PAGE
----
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If a pure inductor is supplied with an AC voltage we will always have AC current and time changing electric field in the circuit. That always changing electric field will cause changing magnetic field which will cause an EMF in an inductor which is always equal and opposite to the changing applied voltage (Lenz law.)

So every time the voltage is changing in the source it will face equal and opposite voltage in the inductor everytime. My question is if there is always equal and opposite voltage in an inductor against the applied voltage then how can the current flow in such a circuit?

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    \$\begingroup\$ Current through an inductor is proportional to the integral of the voltage across the inductor - does that answer your question? \$\endgroup\$
    – user253751
    Dec 27, 2019 at 12:48
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    \$\begingroup\$ Try read this electronics.stackexchange.com/questions/470171/… \$\endgroup\$
    – G36
    Dec 27, 2019 at 15:08
  • \$\begingroup\$ Why am i not able to see uploaded images on this site? \$\endgroup\$
    – Alex
    Dec 27, 2019 at 15:50
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    \$\begingroup\$ If you connect an ideal voltage source across an ideal resistor, the voltage across the source and resistor will be equal and opposite, and a current will flow. Now change 'resistor' to 'inductor' \$\endgroup\$
    – Chu
    Dec 28, 2019 at 11:01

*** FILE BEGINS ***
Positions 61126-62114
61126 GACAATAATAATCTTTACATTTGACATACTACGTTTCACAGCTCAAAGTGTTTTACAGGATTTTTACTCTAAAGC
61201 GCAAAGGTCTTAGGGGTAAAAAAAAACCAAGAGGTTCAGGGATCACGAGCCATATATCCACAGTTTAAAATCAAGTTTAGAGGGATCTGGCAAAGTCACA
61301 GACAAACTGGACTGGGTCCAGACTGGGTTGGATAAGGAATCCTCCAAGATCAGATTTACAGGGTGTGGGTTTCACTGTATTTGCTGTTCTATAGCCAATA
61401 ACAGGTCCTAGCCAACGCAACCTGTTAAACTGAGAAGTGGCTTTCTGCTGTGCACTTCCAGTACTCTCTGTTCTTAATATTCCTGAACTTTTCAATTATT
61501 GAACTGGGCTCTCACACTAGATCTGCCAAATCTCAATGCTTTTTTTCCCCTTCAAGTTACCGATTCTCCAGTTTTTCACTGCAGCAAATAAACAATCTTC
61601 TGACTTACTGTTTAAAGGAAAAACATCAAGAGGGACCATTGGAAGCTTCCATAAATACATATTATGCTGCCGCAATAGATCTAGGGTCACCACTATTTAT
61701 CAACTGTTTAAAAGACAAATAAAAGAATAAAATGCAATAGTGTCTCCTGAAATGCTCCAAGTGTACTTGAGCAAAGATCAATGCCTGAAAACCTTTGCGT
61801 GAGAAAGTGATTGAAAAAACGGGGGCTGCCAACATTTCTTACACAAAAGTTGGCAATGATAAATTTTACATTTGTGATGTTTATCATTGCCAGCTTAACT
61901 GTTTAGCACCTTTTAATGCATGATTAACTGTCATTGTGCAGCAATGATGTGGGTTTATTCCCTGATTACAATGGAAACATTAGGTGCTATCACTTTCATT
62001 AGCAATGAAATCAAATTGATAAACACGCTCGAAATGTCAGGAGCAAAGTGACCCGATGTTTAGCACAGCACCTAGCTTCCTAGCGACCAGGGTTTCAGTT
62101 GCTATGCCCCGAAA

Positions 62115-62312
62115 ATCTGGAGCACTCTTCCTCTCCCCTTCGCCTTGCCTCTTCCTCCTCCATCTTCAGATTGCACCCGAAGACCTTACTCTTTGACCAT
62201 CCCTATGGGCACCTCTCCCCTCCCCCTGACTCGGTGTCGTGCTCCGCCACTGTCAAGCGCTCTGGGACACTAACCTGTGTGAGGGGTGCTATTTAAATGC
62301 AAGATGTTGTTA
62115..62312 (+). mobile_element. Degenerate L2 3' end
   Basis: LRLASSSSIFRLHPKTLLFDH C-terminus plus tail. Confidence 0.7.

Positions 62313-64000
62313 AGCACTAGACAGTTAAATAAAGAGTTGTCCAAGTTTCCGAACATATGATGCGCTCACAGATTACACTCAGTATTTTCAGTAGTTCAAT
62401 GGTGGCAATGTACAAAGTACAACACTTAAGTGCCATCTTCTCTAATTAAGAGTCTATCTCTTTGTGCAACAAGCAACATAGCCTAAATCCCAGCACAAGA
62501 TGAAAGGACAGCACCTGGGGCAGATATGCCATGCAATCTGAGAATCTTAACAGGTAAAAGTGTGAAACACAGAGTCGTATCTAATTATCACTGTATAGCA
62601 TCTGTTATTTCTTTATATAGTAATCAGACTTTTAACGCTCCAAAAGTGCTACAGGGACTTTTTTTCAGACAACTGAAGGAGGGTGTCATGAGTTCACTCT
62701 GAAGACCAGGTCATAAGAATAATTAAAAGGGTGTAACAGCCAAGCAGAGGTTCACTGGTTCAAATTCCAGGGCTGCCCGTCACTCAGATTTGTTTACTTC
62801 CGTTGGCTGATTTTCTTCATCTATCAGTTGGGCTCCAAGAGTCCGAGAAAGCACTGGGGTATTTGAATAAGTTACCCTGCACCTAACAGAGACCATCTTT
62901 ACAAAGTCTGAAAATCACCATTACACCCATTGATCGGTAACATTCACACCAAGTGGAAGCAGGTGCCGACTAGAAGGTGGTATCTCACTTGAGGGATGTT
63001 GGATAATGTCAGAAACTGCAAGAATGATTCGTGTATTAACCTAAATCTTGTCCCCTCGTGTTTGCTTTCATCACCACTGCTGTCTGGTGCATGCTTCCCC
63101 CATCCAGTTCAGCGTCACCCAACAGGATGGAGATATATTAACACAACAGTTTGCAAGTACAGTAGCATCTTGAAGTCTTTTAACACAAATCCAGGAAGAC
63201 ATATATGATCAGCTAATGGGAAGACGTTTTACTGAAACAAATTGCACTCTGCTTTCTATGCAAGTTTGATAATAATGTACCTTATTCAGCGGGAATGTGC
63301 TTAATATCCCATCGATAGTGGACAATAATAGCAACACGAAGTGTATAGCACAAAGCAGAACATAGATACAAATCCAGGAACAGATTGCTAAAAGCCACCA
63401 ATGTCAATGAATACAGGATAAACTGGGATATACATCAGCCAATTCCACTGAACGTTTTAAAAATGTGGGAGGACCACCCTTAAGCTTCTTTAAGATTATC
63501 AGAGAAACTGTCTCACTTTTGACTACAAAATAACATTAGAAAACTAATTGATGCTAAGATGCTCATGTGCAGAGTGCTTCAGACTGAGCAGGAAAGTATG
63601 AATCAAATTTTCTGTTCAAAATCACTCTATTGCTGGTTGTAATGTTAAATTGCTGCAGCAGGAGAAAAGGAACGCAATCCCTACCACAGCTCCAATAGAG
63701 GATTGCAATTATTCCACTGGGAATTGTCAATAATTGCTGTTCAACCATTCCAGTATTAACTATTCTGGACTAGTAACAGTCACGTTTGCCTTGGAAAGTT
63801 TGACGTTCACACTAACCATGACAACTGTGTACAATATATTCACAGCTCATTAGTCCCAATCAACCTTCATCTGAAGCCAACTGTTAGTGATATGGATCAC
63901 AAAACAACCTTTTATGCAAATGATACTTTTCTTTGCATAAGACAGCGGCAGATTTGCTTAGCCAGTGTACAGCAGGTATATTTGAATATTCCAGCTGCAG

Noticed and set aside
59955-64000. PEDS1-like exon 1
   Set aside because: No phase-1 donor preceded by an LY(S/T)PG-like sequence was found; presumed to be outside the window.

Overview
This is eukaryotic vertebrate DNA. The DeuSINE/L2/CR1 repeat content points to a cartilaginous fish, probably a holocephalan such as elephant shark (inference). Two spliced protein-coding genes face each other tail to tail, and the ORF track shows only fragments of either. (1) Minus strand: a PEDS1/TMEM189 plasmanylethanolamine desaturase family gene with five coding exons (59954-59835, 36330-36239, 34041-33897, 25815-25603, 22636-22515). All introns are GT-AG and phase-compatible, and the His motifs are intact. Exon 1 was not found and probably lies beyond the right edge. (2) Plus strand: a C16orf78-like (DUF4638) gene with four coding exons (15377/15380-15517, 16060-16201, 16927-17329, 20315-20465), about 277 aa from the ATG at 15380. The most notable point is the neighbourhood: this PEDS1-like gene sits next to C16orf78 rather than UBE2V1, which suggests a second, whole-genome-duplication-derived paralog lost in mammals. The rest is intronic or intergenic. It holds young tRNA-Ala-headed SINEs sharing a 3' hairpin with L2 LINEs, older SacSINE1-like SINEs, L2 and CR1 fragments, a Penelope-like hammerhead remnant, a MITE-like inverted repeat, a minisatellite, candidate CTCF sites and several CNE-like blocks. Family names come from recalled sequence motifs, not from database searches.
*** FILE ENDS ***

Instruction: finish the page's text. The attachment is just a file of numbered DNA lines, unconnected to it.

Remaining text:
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In a real inductor scenario (i.e one with no losses), the sign of the back emf voltage will always be opposite of the voltage source with the magnitude of the the back emf voltage always different from the one of the source voltage. Thus, current flows. My argument actually follows from the popular "electric machinery" textbook from Fizgerald and Kingsley. See the following extract from page 61 of the 6th edition: enter image description here enter image description here

The text describes the setup of a no load transformer (i.e. one where the secondary winding is open circuited) which is actually an inductor (with an iron core) attached to a voltage source. Equation 2.3 and especially the last paragraph clearly describes what I previously explained, that is, when the ohmic loses of the inductor are minuscule, the back-emf equals the source voltage. In practice, ohmic losses are always present, and so Usource is not equal to Uemf and thus a current i=(Usource-Uemf)/R flows

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    \$\begingroup\$ No, in a pure inductance, there is no in-phase current. The only current is reactive -- 90° out of phase with the voltage. \$\endgroup\$
    – Dave Tweed
    Dec 27, 2019 at 14:46
  • \$\begingroup\$ Your edit explains what YOU meant with respect to non-ideal inductors, but the OP is specifically asking about IDEAL inductors, in which a current still flows, but not by the mechanism you're talking about. \$\endgroup\$
    – Dave Tweed
    Dec 29, 2019 at 2:13
  • \$\begingroup\$ Ok, my explanation holds just because the inductance of the primary circuit of a no-load transformer happens to be extremely big. For an ideal inductor (where the ohmic losses are approximately zero, just as with the example of the no load transformer I mentioned), the back-emf (-L*dI/dt) is indeed equal in magnitude with the source voltage but has a phase lag of 90 degrees. So at any given time, Vsource+Vbackemf in not zero, so you can't really tell that there is no voltage in the circuit. So a current flows \$\endgroup\$ Dec 29, 2019 at 3:36
  • \$\begingroup\$ No, the "back EMF" is in phase with the applied EMF. It's the current that is 90° out of phase with both of them. \$\endgroup\$
    – Dave Tweed
    Dec 29, 2019 at 4:50
  • \$\begingroup\$ Correct. The comment by Chu tells it all. \$\endgroup\$ Dec 29, 2019 at 6:35

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